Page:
Loading a shotgun through the loading gate is tedious work. In stark comparison to the pistol or rifle (which takes me less than 2 seconds to jam a fresh magazine with 18-30 rounds in the gun) each shell must be loaded individually, usually with a maximum of 8-9 rounds in the magazine. It’s slow going — so slow, in fact, that most stages are designed such that you only need to take out 3-4 targets with the shotgun before you have the option to switch to the pistol. Like this stage from the 2011 FNH 3-Gun Championship last weekend.

Instead of sitting there and reloading the shotgun it was faster to run it dry once and switch to the pistol, even though by doing so I was going to miss more. It’s a trade-off, you have to figure out if the increase in time it takes to hit the target offsets the time it would take to reload the shotgun, but for some it makes sense.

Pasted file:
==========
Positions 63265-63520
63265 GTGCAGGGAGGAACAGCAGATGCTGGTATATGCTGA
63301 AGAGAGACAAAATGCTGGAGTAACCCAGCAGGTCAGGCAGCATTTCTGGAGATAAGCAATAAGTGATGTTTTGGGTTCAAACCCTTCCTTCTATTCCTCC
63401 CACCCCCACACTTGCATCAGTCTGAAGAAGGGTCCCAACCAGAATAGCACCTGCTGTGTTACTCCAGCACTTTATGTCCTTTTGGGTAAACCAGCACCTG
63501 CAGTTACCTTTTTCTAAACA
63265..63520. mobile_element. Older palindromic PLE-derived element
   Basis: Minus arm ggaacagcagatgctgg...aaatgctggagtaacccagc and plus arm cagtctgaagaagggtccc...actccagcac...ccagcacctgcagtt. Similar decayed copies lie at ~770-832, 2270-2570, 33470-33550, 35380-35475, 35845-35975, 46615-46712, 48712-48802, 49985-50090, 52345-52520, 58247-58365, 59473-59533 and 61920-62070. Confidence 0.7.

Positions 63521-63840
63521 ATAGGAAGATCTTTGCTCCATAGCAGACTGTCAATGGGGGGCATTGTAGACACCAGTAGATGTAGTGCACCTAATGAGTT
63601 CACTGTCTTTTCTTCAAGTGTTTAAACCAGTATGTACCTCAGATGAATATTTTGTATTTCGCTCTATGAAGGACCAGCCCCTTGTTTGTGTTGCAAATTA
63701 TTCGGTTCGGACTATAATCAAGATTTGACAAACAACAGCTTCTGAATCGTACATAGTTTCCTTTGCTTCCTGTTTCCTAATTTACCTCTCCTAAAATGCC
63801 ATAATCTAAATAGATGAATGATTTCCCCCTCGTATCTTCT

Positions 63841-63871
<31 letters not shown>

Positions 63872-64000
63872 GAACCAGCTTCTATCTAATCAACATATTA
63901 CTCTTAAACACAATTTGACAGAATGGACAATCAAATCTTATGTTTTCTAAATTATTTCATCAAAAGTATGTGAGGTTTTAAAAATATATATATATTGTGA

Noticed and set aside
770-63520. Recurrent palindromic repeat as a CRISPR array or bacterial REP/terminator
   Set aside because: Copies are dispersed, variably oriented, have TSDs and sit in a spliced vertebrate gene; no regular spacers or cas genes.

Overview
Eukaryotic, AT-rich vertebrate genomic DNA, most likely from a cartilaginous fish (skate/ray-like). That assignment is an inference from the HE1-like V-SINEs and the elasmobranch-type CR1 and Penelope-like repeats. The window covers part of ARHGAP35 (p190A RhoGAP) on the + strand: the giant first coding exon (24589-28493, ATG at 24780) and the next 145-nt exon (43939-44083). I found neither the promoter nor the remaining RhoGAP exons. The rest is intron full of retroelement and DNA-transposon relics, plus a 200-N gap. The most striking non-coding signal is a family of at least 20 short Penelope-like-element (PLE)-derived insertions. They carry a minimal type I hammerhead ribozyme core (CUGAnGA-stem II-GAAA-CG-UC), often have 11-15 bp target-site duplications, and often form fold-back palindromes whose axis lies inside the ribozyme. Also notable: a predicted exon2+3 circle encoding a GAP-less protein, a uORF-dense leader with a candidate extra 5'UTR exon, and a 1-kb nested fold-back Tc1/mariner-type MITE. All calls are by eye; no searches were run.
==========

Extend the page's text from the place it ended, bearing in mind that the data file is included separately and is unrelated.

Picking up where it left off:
What I meant by this being an opportunity to level the playing field is that the difference between a super slick $1,000 semi-auto shotgun and a $200 pump shotgun in terms of rate of fire is almost negligible in a competition. Sure you might be a second or two faster with a semi-automatic shotgun, but for new shooters that’s not going to make much of a difference. You still will need to load the shotgun the same way as everyone else, you just can’t empty it as quickly. And that’s where you can make up your time.